Group Work Doesn’t Have to be as Terrible as it Sounds!

As soon as a teacher says “group project” or “work in groups” suddenly your gut reaction of dread and probably loathing occurs. Why? Is group work really that bad?

Chances are, if you have the reaction like I just described, you probably either end up doing most of the work in a group project or you’ve witnessed someone else take over the project and you haven’t been able to participate.

This is working in groups executed poorly.

Image result for group work school bad

How can it be better? 

To make working in groups successful and facilitate learning, teachers should look into techniques for cooperative learning.

Cooperative learning is different from your stereotypical group work scenario because it places the responsibility of learning on the students and the group members are reliant on each other to complete a task or gather all of the pieces of a concept. Without a member of the group participating, they cannot be successful.

Image result for cooperative learning

An important distinction to make is that between collaborative learning and cooperative learning.

Collaborative learning tends to follow more towards the trend of the hated group work, while cooperative learning allows for more interdependence and learning. This article explains it well:

Collaborative vs. cooperative learning


How do I use cooperative learning?

Below are several different examples of models of cooperative learning

  1. STAD (Student Teams-Achievement Divisions) 
    1. In this model, the teacher presents material and then the teams will get together to work on questions or activities to help solidify the information they have learned.
    2. Students take an individual quiz after the team time.
    3. Quiz scores can be compared to previous base scores to track improvement and encourage teamwork for better understanding.
    4. Recognize team members for their work or improvement over the weeks.
  2. Jigsaw II
    1. Students are split into groups and become experts on a topic.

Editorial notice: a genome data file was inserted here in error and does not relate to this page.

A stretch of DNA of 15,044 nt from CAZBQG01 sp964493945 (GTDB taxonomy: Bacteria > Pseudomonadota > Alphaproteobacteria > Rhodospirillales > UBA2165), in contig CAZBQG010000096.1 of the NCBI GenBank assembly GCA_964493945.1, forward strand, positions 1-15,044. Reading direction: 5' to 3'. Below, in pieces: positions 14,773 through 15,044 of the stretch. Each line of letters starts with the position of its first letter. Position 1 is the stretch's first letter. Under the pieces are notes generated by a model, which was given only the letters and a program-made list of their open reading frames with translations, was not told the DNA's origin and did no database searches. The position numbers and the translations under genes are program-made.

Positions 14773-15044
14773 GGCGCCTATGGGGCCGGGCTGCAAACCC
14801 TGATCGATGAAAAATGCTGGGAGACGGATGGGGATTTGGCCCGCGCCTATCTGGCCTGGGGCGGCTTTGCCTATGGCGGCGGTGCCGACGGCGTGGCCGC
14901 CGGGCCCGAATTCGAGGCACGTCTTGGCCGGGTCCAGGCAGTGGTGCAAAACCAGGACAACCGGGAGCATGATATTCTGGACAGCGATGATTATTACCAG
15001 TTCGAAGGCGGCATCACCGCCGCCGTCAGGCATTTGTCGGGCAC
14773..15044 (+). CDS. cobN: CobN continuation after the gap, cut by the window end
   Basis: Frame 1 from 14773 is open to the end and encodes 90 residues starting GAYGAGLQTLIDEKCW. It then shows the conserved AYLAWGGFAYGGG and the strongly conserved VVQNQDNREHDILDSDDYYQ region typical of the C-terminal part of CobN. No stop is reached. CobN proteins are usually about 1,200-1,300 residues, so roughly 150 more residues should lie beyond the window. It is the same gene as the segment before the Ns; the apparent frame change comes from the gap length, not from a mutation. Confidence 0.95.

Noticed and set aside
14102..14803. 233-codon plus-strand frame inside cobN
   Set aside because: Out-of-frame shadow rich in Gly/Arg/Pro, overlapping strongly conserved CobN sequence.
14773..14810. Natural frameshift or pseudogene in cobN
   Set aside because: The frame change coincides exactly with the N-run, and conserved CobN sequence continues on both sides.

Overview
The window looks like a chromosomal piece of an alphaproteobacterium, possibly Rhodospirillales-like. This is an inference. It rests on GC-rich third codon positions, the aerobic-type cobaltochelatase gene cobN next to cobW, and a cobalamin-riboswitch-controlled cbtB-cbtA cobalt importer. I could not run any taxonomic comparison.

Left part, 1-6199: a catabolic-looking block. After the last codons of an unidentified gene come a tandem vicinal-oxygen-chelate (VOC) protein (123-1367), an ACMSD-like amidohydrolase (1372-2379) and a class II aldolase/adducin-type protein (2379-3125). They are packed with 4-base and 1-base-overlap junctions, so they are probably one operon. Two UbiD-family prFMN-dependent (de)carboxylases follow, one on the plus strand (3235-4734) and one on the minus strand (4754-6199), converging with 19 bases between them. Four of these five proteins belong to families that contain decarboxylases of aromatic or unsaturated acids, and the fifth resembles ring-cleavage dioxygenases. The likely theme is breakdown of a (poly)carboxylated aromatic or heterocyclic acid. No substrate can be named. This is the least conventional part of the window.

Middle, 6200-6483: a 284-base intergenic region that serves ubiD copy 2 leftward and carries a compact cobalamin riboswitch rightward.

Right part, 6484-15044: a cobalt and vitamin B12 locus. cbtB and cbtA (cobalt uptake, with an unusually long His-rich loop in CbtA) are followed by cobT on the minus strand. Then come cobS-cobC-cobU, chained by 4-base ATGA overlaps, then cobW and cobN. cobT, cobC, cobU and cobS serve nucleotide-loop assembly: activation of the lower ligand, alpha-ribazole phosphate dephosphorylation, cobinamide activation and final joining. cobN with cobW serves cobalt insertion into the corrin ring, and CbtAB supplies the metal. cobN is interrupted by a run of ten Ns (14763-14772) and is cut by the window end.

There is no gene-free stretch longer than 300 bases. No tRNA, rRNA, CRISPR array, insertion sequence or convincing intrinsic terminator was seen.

2. Students then return to teams made up of different experts in subjects.
    3. They share what they have learned and teach to learning team members the subject of interest.
    4. A quiz is given and improvement is tracked like in STAD.
  3. Co-op Co-op 
    1. Students create teams based on an area of interest.
    2. Within their groups, individual students will research a specific topic within that subject area.
    3. Students come back together to discuss their findings and present to the class what they have found.
    4. Students can be evaluated in any way deemed appropriate including quizzes, group discussions, or have no formal evaluation at all.
  4. Group Investigation
    1. This is very similar to co-op co-op with a few differences.
    2. The groups of students decide what they will be studying and what their specific focus will be individually.
    3. The teacher will help plan out how the students will study this.
    4. Students carry out the learning process in a variety of ways with little guidance from the teacher. They then come together to put what they have found together in a cohesive way.
  5. Guided Reciprocal Peer Questioning
    1. Information is presented by the teacher and followed by open-ended questions.
    2. Students can then get into their own groups after writing questions of their own.
    3. They then discuss these questions with each other — they don’t have to know the answers!

Image result for cooperative learning

How can I make this work in my classroom?

Some ideas for incorporating this into the classroom could include:

  • Using Jigsaw II to have students learn about the organelles of the cells. Students could become experts on a specific organelle and report back to their group about different structures, functions, and importance.
  • Using Group Investigation, students can explore the topic of evolution. Some groups may choose to investigate how it has been perceived in education throughout the years, the different types of natural selection and how they can be seen in nature, how a specific organism seems to have evolved over the years, etc. The sky is the limit!

This video goes on to show how this is effective in the classroom and the value it adds to your limited time for teaching.


  1. Delaina, thanks so much! I’m with you completely on hating group projects in high school. Unless you were paired with equally motivated people who were willing to work together, not much was accomplished as a group. And I agree with you that cooperative learning has a ton of benefits! I also think you bring up a good point about asking the shy person in the group what their thoughts are because they can get left behind so easily. Everyone has something valuable to say, its just sometimes a matter of them saying it. But thanks again!